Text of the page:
If the high prevalence for particular PSIs in hospitalizations for patients with schizophrenia does truly reflect an increase in risk for medical injury, underlying causes could include sequelae from medication errors, from oversedation, or from delayed diagnosis of clinical symptoms during care on medical and surgical floors. Sedation could occur if health care professionals on medical or surgical floors inexperienced in treating schizophrenia use excessive “as occasion requires” doses of psychotropics to control agitation. Psychotropics in combination with perioperative medications, such as anesthetics and analgesics, also could lead to sedation and predispose patients to atelectasis, aspiration, and other respiratory problems leading to respiratory failure. Similarly, sedation could increase the risk for short-term immobility and subsequent deep venous thrombosis. The elevated rate of infections due to medical care and postoperative sepsis could be due in part to delayed recognition of signs or symptoms of infection among patients with schizophrenia. While infections due to medical care and postoperative sepsis, respiratory failure, and deep venous thrombosis were elevated in schizophrenia, the PSI measuring death after developing certain complications of care, “failure to rescue,” was not more prevalent. This finding suggests that it is in the prevention or timely detection of medical complications where patients with schizophrenia may be at higher risk than those without schizophrenia, not in the treatment of complications once diagnosed.
Not only are several of the PSIs markedly increased in hospitalizations for patients with schizophrenia, but when present these indicators for medical injuries were associated with higher resource use and poorer clinical outcomes, including death. Although we cannot establish a causal relationship between these PSIs and the secondary outcomes, the strength of the associations and the consistency of the findings across several PSIs support their adverse effects on patients with schizophrenia. As primary payers for the vast majority of hospitalizations in schizophrenia, Medicare and Medicaid programs bear most of these costs.
The findings that hospitalizations for patients with schizophrenia were about half as likely to include primary surgery diagnoses as those for patients without schizophrenia, whereas several postsurgical PSIs were increased markedly in hospitalizations for patients with schizophrenia, raise questions of what patient and health care professional characteristics may influence decisions for surgery in this population. In addition to physical health status, these factors might include patient mental status, communication, informed consent, health care professional attitudes, or any possible underlying stigmatization or bias toward patients with mental illness, and deserve further study.5,19
To our knowledge, this study is one of the first to examine adverse events during nonpsychiatric hospitalizations for persons with schizophrenia. Using administrative data from an entire state allowed a population-based analysis of a large number of hospitalizations and a comparison of adverse event rates with the general population. The main limitations of this study stem also from use of administrative data. As described earlier, because of the limited clinical detail in administrative data and because diagnoses may not be recorded, risk adjustment for clinical severity is imperfect. The PSIs, although developed by clinical and coding experts and tested for reliability and validity, depend on the accuracy and completeness of ICD-9-CM coding, which is subject to error.12 Administrative data are known to be high in specificity but low in sensitivity for capturing medical injuries; thus, injury rates are often underreported.20- 23 While we acknowledge these limitations, we believe coding for medical injuries should not be systematically different for persons with schizophrenia compared with the general population. As such, misclassification of PSIs would bias our study toward the null hypothesis or no effect of schizophrenia. Physicians may miss a diagnosis of schizophrenia and not report it; if this occurred, our estimates of PSIs for hospitalizations for patients with schizophrenia compared with those for patients without schizophrenia likely would be conservative.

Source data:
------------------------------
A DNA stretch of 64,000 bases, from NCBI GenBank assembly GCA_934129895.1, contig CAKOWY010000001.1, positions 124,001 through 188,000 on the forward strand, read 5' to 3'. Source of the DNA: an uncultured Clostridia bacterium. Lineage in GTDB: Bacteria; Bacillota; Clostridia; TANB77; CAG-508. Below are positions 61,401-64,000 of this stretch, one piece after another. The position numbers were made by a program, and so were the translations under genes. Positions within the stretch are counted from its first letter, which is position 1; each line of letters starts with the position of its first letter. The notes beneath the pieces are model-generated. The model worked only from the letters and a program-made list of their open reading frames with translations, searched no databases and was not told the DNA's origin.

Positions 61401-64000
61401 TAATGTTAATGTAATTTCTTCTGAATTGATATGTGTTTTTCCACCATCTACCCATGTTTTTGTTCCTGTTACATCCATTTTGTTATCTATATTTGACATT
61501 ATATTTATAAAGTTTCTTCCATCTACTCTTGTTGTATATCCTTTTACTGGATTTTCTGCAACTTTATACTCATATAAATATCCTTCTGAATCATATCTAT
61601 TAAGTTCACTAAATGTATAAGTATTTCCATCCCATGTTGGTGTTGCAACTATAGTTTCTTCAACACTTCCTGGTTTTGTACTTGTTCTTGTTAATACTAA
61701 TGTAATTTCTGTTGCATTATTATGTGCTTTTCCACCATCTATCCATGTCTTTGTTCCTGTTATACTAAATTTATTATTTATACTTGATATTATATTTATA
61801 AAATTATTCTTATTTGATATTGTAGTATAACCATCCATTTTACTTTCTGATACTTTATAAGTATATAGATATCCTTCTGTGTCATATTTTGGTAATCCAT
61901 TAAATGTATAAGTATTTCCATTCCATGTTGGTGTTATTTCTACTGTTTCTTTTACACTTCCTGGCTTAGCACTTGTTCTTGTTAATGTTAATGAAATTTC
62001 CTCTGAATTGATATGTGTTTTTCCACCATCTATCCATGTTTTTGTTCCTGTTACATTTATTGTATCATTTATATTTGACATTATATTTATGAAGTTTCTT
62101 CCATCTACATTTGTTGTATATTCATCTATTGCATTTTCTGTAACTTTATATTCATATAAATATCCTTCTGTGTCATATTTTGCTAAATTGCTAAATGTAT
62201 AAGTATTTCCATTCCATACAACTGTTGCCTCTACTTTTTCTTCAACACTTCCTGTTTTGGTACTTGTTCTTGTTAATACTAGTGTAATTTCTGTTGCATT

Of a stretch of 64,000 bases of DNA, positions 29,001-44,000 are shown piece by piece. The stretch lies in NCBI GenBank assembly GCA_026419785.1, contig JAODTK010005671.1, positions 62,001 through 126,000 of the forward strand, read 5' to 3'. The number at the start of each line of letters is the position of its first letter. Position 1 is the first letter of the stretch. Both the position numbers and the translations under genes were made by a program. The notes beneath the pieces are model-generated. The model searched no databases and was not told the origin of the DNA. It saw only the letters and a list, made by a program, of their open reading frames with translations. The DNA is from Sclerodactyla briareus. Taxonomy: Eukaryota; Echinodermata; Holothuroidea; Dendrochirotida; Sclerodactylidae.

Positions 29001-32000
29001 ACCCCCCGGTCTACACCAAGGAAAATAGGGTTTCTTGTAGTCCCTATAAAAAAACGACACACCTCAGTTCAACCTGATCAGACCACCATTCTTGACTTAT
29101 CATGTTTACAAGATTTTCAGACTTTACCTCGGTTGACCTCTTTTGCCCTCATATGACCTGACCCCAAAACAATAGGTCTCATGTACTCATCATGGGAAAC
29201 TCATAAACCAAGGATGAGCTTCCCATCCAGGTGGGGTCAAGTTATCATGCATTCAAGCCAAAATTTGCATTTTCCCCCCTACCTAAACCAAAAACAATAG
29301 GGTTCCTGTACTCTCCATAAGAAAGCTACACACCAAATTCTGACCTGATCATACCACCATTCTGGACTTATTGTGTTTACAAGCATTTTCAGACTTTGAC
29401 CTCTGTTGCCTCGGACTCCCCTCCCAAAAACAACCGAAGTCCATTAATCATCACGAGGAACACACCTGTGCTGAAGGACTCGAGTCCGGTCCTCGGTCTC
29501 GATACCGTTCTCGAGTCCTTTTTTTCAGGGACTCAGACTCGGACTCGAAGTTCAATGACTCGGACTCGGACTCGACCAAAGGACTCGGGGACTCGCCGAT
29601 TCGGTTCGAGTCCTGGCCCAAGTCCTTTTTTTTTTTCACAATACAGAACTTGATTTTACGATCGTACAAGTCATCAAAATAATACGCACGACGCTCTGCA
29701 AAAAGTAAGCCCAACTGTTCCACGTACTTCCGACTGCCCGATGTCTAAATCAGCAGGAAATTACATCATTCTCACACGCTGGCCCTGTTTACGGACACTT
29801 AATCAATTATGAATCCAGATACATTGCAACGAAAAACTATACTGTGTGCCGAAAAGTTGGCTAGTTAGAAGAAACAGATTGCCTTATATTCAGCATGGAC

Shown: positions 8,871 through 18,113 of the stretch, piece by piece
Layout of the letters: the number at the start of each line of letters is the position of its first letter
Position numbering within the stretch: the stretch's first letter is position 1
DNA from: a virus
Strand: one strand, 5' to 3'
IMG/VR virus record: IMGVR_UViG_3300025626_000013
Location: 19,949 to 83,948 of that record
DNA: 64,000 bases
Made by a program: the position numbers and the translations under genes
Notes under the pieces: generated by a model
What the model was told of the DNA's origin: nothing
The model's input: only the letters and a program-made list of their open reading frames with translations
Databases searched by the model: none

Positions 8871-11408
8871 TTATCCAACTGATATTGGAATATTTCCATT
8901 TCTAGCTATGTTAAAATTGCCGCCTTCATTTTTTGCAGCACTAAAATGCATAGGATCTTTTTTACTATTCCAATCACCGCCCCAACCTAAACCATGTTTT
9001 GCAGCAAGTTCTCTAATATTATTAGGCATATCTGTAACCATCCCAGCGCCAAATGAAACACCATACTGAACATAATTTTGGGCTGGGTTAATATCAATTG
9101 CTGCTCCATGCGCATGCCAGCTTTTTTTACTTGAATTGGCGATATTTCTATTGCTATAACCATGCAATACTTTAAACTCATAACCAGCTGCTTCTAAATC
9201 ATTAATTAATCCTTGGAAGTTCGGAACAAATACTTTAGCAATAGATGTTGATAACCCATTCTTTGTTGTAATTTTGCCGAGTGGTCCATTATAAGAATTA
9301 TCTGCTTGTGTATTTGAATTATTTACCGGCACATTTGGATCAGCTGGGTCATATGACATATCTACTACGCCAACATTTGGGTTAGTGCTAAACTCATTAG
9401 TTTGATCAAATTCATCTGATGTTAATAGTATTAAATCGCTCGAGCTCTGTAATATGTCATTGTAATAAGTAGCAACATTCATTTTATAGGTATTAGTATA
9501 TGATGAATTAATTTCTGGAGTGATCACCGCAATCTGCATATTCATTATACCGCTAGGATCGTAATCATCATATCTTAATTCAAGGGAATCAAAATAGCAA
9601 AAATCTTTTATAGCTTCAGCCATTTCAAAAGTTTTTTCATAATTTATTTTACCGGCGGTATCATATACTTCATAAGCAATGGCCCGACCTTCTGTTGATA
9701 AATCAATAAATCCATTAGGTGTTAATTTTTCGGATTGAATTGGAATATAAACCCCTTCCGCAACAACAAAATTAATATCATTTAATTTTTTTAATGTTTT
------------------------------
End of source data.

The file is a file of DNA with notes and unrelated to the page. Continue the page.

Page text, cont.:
We believe that these findings should generalize to hospitalized populations in other states because the rates of PSIs in the hospitalizations for patients without schizophrenia appear comparable with published national data on PSIs.13 However, quality of care likely varies somewhat across states and regions.24
In summary, our findings document a marked increase in indicators for medical injuries during medical and surgical hospitalizations for persons with schizophrenia compared with those for persons without schizophrenia. These events are associated with poor economic and clinical outcomes during hospitalization, including death. Although not definitive measures of patient safety, the PSIs highlight areas of concern in quality of care for patients with schizophrenia that merit more detailed investigation. The contributions of patient factors such as aggressiveness, communication, and family support; health care professional factors such as training, experience, and attitudes; and hospital factors such as availability of consultation-liaison services and psychiatric beds to medical injuries are not known. A better understanding of these factors will be instrumental to target interventions to improve inpatient safety and ultimately reduce morbidity and mortality for persons with schizophrenia.
Correspondence: Gail L. Daumit, MD, MHS, Johns Hopkins Medical Institutions, 2024 E Monument St, Suite 2-500, Baltimore, MD 21205 (email@example.com).
Submitted for Publication: March 9, 2005; final revision received July 29, 2005; accepted September 29, 2005.
Funding/Support: This study was supported by grant K08MH01787 from the National Institute of Mental Health, Bethesda, Md.